Valley, Amsterdam Zuidas
Valley, the dramatic, geology-inspired, plant-covered high-rise designed by MVRDV for developer Edge, was officially opened in a ceremony on Friday. The 75,000-square-metre building, which was recently declared the world’s best new skyscraper by the Emporis Awards, stands out in Amsterdam’s Zuidas neighbourhood with its three towers of 67, 81, and 100 metres and its spectacular cantilevered apartments. The building distinguishes itself in several ways: firstly, it combines offices, shops, catering, cultural facilities, and apartments in one building; secondly, unlike the closed-off buildings elsewhere in the Zuidas, the green valley that winds between the towers on the fourth and fifth floors is accessible to everyone via two external stone staircases. The building’s extensive planting, designed by landscape architect Piet Oudolf, hosts approximately 13,500 young plants, shrubs, and trees. As these mature over the coming years, they will give Valley an increasingly green appearance, making the building a manifesto for a greener city.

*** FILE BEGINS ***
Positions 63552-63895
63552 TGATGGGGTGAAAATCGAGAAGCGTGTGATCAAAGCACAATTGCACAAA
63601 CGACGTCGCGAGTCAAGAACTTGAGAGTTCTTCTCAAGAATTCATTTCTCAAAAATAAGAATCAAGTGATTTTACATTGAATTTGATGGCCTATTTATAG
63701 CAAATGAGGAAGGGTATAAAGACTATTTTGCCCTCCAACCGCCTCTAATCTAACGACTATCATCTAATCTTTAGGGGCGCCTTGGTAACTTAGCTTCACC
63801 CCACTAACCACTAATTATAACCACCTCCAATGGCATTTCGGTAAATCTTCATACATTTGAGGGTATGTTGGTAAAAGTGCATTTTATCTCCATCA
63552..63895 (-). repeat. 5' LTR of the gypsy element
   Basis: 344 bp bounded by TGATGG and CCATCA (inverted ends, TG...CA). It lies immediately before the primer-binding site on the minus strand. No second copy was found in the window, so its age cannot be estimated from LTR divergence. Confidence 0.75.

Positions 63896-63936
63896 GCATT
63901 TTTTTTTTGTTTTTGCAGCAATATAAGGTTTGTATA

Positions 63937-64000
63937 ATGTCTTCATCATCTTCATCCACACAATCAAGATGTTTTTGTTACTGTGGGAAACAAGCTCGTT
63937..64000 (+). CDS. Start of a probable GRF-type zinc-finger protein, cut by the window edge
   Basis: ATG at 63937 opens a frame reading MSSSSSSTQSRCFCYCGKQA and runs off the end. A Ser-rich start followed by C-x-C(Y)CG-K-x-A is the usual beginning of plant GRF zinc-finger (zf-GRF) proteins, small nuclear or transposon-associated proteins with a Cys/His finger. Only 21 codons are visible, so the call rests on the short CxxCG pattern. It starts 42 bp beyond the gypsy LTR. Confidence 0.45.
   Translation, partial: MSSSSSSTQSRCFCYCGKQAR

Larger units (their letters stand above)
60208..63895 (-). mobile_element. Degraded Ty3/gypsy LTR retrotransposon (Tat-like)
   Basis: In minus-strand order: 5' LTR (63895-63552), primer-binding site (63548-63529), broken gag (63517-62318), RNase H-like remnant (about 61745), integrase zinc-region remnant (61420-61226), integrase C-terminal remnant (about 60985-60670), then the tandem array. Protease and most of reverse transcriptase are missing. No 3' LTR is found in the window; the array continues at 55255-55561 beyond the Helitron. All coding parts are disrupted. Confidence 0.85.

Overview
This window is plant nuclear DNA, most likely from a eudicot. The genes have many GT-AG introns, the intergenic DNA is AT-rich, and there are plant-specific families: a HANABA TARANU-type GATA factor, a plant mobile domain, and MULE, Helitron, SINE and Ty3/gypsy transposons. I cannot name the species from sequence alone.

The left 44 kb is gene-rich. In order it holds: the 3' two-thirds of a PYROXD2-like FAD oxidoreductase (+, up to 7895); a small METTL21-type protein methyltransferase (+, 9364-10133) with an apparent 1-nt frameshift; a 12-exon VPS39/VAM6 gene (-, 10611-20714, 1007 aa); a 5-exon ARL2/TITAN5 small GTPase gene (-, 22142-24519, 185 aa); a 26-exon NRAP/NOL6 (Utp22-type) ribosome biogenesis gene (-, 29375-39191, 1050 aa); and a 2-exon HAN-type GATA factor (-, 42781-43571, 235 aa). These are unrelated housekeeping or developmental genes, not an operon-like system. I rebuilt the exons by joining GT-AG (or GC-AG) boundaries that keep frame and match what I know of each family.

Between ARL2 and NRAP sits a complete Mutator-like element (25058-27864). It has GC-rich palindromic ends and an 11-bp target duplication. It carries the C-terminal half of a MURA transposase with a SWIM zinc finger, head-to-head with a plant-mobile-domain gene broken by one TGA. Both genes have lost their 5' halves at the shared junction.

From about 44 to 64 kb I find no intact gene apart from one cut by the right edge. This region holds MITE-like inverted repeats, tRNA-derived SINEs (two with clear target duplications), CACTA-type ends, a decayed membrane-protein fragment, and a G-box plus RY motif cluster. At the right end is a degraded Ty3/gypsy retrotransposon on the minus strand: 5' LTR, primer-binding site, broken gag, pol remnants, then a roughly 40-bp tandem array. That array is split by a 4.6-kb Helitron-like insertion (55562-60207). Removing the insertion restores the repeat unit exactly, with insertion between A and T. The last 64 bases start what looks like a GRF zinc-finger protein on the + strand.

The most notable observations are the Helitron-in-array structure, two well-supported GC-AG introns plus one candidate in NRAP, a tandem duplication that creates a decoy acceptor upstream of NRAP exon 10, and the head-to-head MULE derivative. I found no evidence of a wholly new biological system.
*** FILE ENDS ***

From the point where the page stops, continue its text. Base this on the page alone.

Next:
Valley is an attempt to bring a green and human dimension back to the inhospitable office environment of Amsterdam Zuidas. It is a building with multiple faces; on the outer edges of the building is a shell of smooth mirrored glass, which fits the context of the business district. Inside this shell, the building has a completely different, more inviting natural appearance, as if the glass block has crumbled away to reveal craggy rock faces inside replete with natural stone and greenery.
Various locations throughout the three-tower complex offer breathtaking views of the city – the apartments, of course, but especially the sky bar at the top of the tallest tower, which visitors can access via the Molteni flagship store on the ground floor. The building’s layout is tailored to a mixture of residents, workers, and visitors: on top of the three-storey underground car park, offices occupy the lower seven floors, with apartments located on the eighth floor and up. Much of the building is open to the public: from the publicly accessible footpath that zig-zags up to the central valley from the street level, to the Grotto, an atrium that forms a covered street on the first floor where the Sapiens Lab – a breeding ground for young scientists – will soon open. The grotto is connected to the outside by two large skylights that double as shallow water pools in the valley level above, and its natural stone flooring, walls, and ceilings – the same stone used on the surfaces of the valley and towers – makes clear that all the public areas of the building are part of the same apparently geological formation.
Photography: Ossip van Duivenbode